A "panorama" of Huntington Beach in 1938. Arches over the intersection of Main Street and Ocean Avenue are visible, as is the saltwater plunge next to the pier. Note the oil wells in the background. (Photo, City of Huntington Beach archives)
A parade down Main Street, circa 1940s. (Photo, City of Huntington Beach archives)
A view of the old Civic Center in the downtown, circa 1940s. (Photo, City of Huntington Beach archives)
Huntington Beach State Beach, circa 1940s. (Photo, City of Huntington Beach archives)
Old Civic Center area off Main Street, prior to construction of the Main Street Library on Triangle Park, circa 1950. (Photo, City of Huntington Beach archives)
A view looking west to the developing Huntington Beach and the Pacific Ocean beaches in 1957. (Photo, City of Huntington Beach archives)
North side of Main Street, the clock tower of Huntington Beach High School can be seen in the upper right, circa 1960. (Photo, City of Huntington Beach archives)
Downtown Huntington Beach and the pier, circa 1968. (Photo, City of Huntington Beach archives)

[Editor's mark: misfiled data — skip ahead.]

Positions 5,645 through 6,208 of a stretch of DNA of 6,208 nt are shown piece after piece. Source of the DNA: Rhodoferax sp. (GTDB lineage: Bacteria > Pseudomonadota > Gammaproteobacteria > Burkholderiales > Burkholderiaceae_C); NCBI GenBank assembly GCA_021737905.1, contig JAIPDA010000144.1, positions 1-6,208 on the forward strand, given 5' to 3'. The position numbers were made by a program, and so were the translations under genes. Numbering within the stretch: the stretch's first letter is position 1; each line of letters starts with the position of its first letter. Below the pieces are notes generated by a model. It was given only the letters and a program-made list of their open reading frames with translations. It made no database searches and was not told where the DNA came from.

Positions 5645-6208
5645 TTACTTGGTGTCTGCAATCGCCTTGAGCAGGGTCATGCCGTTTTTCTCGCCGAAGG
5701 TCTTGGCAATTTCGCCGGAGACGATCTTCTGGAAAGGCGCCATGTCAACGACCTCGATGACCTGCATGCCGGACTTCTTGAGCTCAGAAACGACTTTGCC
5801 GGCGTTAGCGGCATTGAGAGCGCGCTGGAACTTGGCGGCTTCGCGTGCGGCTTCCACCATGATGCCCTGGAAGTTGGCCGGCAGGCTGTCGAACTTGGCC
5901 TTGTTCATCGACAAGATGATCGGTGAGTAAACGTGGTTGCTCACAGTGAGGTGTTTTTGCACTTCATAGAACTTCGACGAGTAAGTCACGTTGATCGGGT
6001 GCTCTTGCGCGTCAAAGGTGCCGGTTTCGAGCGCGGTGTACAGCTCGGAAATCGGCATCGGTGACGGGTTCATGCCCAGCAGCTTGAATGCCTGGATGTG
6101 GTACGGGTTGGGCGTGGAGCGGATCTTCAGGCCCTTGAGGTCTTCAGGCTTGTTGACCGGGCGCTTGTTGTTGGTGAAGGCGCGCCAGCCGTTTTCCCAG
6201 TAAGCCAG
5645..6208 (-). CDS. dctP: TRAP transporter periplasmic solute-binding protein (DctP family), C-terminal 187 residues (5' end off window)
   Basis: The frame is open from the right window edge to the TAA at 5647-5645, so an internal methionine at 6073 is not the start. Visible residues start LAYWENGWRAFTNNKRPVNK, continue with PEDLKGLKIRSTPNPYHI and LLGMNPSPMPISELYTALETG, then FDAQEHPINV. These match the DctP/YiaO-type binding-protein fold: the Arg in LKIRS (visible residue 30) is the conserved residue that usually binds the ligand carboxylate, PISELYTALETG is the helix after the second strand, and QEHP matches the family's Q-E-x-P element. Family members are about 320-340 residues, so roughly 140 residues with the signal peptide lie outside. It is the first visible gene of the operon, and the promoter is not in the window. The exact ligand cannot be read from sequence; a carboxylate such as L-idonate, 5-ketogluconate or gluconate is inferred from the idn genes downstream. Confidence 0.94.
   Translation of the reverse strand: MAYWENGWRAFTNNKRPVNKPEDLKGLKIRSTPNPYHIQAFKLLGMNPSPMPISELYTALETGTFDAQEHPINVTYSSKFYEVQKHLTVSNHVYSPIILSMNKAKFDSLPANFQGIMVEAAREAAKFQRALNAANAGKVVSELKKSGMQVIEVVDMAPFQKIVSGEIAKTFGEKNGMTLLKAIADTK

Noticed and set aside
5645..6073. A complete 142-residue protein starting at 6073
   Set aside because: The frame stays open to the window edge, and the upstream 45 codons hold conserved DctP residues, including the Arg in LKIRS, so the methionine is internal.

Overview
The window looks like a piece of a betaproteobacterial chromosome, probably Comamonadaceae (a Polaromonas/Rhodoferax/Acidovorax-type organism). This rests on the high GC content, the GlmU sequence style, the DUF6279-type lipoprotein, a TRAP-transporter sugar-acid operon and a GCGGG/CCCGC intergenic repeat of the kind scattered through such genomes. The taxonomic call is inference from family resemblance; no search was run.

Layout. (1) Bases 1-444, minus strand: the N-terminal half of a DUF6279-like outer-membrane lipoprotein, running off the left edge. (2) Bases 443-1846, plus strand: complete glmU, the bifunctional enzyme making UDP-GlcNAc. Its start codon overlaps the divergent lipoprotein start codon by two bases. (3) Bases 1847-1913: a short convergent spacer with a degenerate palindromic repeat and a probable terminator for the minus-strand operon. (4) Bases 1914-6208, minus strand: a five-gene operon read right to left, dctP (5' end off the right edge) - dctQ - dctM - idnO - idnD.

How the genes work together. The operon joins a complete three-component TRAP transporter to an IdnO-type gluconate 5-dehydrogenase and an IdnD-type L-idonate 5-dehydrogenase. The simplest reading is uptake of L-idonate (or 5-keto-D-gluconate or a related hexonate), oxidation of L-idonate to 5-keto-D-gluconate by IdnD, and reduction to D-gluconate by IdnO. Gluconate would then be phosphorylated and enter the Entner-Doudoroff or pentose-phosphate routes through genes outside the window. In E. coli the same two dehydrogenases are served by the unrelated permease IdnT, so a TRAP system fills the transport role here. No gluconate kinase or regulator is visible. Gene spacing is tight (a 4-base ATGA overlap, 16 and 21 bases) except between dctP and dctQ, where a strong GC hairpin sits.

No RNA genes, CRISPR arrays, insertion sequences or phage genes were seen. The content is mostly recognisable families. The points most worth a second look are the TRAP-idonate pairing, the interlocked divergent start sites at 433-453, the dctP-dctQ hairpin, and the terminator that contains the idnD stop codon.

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Thursday, January 31, 2013
Tuesday, January 15, 2013
In the past year, Historic Huntington Beach has featured a few of the stops on the downtown walking tour, along with other tidbits of local history to make your stroll around town. We haven't always gone in chronological order, because we tend to wander off (we recommend you wander off the beaten trail, also). We'll get to spots we missed in 2013! Here's where we've stopped along the way in 2012.
Visitors Information Kiosk
Stop here first (at the foot of our pier along Pacific Coast Highway) to pick up the printed walking tour brochure. The brochure offers a map and just enough historical information to make you want to learn more!